So I think what impresses me most about White God is how cohesive it is. It branches off in so many directions, into so many different tones and styles, that it ought to be outright crumbling at the seams, but everything that happens feels somehow natural. There are never any dramatic tonal shifts; the film is only jarring when it means to be. It starts out as a stern, realistic art film and ends as a bombastic, silly, almost exploitative genre flick, and neither of those feel out of place positioned next to one another. Director Kornel Mundruczo is in total control of his film; he has no ideas its structure cannot accommodate. No matter where the film goes stylistically, it motivates everything so specifically and so clearly that the effect of it is completely believable, even at its most ludicrous. The art film works, the coming-of-age drama works, the R-rated dog movie works, the silly genre flourishes work. White God had me from the beginning and never lost me. Throw in some strong performances and some outright spectacular management of the canine co-stars — the trainers are the real stars of this film, in some scenes wrangling (according to what I’ve read) upward of 120 dogs — and you’ve got yourself a unique and well-made movie.

My only issue is that I don’t really know what any of it means. Of course, the obvious answer to that question is that it’s a condemnation of animal abuse, but that’s such a boilerplate viewpoint for a movie like this. It’s the absolute most obvious thing you could do, and it doesn’t, in its most simplistic format, warrant exploration at feature length — or at this level of brutality. I like some of what the film does here, contrasting overt animal cruelty with the behind-the-scenes, out-of-sight-out-of-mind animal cruelty that we’ve come to accept in some parts of the modern world (it’s no coincidence that one of the first scenes in the movie shows, in close-up, the unembellished skinning and gutting of a cow carcass at a meat plant). I also like the way the film’s style interacts with that premise — it shows the veneer of dignity we place over things like the meat industry using a low art story and a high art aesthetic. It’s still a simplistic take, though, and something that doesn’t fit into every decision the film makes.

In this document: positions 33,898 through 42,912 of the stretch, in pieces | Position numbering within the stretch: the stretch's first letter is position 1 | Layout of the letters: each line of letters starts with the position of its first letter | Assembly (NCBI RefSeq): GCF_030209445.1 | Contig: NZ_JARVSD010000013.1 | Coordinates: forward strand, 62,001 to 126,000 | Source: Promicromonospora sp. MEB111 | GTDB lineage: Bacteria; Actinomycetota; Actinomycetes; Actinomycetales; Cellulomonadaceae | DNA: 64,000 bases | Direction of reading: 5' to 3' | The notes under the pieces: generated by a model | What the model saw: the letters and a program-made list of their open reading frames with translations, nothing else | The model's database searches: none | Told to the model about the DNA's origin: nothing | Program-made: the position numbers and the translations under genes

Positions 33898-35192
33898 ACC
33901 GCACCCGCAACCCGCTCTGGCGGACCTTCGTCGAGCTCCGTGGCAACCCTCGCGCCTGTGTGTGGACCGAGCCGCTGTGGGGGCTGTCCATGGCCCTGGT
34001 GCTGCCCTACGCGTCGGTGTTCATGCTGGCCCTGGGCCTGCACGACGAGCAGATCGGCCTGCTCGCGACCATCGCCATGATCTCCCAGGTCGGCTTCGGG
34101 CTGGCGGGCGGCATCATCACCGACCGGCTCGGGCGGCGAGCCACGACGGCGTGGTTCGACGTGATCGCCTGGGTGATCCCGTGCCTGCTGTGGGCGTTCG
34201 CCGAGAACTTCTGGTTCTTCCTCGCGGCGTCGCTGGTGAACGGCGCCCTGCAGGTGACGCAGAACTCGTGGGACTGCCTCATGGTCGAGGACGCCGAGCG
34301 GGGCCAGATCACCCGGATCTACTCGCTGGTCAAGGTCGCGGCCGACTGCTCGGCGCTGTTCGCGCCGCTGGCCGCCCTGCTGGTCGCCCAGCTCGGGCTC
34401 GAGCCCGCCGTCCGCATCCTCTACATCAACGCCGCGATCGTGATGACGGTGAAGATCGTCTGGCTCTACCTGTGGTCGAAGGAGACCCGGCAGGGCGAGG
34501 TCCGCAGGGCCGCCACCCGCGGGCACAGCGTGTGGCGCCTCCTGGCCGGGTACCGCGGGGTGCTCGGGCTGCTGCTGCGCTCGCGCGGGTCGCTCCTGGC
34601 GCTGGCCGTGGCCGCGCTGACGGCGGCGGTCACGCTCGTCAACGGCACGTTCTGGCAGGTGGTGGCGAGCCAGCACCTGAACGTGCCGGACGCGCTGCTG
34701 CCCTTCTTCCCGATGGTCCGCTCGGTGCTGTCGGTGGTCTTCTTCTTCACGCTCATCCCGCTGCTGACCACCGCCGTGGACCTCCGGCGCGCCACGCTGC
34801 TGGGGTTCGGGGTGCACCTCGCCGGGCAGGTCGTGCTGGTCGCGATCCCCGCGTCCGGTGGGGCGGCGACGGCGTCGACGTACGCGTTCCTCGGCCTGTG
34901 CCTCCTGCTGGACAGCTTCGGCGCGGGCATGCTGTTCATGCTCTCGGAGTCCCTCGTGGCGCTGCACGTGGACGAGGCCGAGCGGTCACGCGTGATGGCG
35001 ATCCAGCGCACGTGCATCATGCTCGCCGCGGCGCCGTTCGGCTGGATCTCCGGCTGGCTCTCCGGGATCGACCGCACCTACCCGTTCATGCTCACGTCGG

Mundruczo has sort of been giving the game away on the interview circuit, saying he intended the film as a metaphor both for class interactions and a rising white supremacist/nationalist movement in parts of Europe. Saying as much actually cost me some of my estimation for White God because I think it sends that message really, really badly. The problems are widespread, but they could be summarized thusly: White God does nothing whatsoever to signal this metaphorical undercurrent. I’m not sure how you’d detect it without having read the interview. Even so, it’s another case where the metaphor isn’t an exact enough match to play on those emotions and ideas properly. It’s the one sense in which, to me, the film seems to be utterly inept. It’s so completely in control of its story and tone that it’s almost surprising how clumsy it is on the thematic level.

Regardless: White God is extremely unique and very well done.

-Matt T.